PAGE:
China’s Coastal Wetlands: Understanding Environmental Changes and Human Impacts for Management and Conservation (2016)

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Anthropogenic activities are substantially changing coastal wetland ecosystems globally. In developing countries such as China, a number of anthropogenic factors associated with rapid population growth and economic development threaten coastal wetlands. In China, notably, coastal wetlands have been increasingly lost to reclamations that are widely adopted to meet the increasing demand for land under rapid economic development. Coastal wetland management requires understanding the patterns of and the mechanisms underlying such human impacts. In this special issue, we synthesize current understanding of environmental changes and human impacts on China’ coastal wetlands, focusing on reclamation. Coastal human activities in China are found to change shoreline evolution and wetland hydrology, to deteriorate soil and water quality, to alter vegetation succession, benthic animal and microbial communities, and fisheries, and to impair ecosystem functioning and services. For some of those impacts, new models and indices are developed or applied. We also outline key research areas that should be further studied for effective management of coastal wetlands and successful wetland restoration. We suggest that developing a multi-objective, multi-scenario, and multi-scale framework of integrated management will be crucial to the success of China’s coastal wetland conservation with increasing human dominance of the nation’s coasts.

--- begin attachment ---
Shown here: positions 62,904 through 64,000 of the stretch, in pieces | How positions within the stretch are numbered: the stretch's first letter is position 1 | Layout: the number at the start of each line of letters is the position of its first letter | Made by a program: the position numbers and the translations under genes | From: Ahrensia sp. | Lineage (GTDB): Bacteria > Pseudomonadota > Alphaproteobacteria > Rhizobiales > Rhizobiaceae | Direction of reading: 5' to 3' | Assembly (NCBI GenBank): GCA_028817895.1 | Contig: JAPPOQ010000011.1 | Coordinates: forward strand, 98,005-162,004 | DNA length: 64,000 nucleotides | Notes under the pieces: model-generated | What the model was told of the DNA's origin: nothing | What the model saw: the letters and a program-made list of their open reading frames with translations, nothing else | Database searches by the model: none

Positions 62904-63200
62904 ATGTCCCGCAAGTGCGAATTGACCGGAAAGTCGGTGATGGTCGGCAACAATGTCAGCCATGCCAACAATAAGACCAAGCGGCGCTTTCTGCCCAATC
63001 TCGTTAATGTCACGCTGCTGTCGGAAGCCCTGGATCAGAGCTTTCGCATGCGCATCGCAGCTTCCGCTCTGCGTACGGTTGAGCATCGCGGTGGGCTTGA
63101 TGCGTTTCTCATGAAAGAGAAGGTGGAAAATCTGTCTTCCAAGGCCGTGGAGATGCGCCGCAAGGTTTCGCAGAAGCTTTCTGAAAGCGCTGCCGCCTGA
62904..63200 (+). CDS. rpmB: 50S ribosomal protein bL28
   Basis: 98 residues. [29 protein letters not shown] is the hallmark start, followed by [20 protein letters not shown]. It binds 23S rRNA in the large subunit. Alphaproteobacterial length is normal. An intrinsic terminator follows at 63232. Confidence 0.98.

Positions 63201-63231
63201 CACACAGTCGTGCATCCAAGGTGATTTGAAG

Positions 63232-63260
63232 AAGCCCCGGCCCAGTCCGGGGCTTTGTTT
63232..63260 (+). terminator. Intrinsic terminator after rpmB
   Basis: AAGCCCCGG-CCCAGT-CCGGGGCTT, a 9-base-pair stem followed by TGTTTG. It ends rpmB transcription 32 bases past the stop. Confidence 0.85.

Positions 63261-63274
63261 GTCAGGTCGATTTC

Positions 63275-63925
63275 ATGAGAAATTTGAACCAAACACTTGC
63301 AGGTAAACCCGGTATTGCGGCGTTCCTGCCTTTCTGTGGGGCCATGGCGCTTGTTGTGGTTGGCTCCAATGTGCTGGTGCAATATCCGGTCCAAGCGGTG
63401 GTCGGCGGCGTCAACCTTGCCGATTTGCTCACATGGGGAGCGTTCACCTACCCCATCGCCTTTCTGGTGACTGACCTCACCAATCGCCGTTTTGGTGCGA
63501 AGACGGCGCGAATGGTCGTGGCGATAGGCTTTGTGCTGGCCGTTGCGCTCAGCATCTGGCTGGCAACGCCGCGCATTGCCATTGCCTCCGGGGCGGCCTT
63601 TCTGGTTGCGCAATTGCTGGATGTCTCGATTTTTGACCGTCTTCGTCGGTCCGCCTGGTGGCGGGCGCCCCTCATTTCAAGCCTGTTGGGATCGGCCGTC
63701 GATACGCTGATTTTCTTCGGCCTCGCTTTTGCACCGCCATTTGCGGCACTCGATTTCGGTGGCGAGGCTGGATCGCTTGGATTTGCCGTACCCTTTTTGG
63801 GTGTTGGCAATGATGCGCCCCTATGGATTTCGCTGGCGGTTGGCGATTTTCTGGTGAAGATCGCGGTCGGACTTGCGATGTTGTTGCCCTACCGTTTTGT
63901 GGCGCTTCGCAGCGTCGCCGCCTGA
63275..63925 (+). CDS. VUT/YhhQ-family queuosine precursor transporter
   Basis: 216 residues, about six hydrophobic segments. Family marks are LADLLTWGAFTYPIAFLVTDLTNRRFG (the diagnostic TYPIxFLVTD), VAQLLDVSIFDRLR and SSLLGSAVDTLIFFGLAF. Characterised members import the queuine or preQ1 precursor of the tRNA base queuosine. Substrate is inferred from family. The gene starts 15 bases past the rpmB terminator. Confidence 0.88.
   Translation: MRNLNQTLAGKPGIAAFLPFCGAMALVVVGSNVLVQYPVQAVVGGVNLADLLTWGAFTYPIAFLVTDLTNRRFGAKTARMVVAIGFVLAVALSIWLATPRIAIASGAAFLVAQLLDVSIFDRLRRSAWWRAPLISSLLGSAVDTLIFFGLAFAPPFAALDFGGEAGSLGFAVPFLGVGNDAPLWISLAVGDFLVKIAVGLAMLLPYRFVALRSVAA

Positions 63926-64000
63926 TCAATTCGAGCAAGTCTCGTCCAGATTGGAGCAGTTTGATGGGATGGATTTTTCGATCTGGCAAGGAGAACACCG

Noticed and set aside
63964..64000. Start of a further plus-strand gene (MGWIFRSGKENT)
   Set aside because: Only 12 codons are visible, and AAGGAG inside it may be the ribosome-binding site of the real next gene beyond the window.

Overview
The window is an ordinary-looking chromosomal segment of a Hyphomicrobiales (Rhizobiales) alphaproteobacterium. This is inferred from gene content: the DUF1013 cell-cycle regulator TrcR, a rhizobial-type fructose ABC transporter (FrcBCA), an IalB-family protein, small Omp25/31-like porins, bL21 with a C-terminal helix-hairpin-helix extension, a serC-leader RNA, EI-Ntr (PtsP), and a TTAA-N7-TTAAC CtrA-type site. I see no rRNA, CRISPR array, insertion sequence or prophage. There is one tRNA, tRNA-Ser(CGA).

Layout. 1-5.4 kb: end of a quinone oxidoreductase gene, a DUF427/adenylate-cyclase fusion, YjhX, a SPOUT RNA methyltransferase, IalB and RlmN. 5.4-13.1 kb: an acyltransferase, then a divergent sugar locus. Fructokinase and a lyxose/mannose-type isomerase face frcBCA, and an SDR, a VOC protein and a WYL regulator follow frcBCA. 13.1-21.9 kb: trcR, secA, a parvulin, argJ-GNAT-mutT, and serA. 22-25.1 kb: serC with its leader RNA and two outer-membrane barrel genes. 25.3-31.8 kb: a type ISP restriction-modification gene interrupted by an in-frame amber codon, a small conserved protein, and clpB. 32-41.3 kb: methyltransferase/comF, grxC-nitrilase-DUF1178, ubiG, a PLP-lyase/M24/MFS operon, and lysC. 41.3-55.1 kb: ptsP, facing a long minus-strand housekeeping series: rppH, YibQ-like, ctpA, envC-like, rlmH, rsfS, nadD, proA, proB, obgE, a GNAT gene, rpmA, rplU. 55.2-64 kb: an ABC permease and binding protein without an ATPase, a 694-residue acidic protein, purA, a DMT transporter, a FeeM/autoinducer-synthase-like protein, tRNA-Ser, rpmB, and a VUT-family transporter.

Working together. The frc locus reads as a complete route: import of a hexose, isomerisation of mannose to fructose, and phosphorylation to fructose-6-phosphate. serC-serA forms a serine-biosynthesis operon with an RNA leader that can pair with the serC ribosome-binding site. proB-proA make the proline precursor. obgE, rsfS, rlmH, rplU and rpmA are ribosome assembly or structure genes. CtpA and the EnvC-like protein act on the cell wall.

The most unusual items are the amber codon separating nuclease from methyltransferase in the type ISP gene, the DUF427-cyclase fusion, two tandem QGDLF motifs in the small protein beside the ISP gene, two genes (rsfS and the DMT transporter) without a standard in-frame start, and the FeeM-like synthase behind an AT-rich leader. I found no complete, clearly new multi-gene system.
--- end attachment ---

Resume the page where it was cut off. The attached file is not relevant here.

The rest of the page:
Year: 2016
Language: English
In: Wetlands, 36 (1): 1-9 p.

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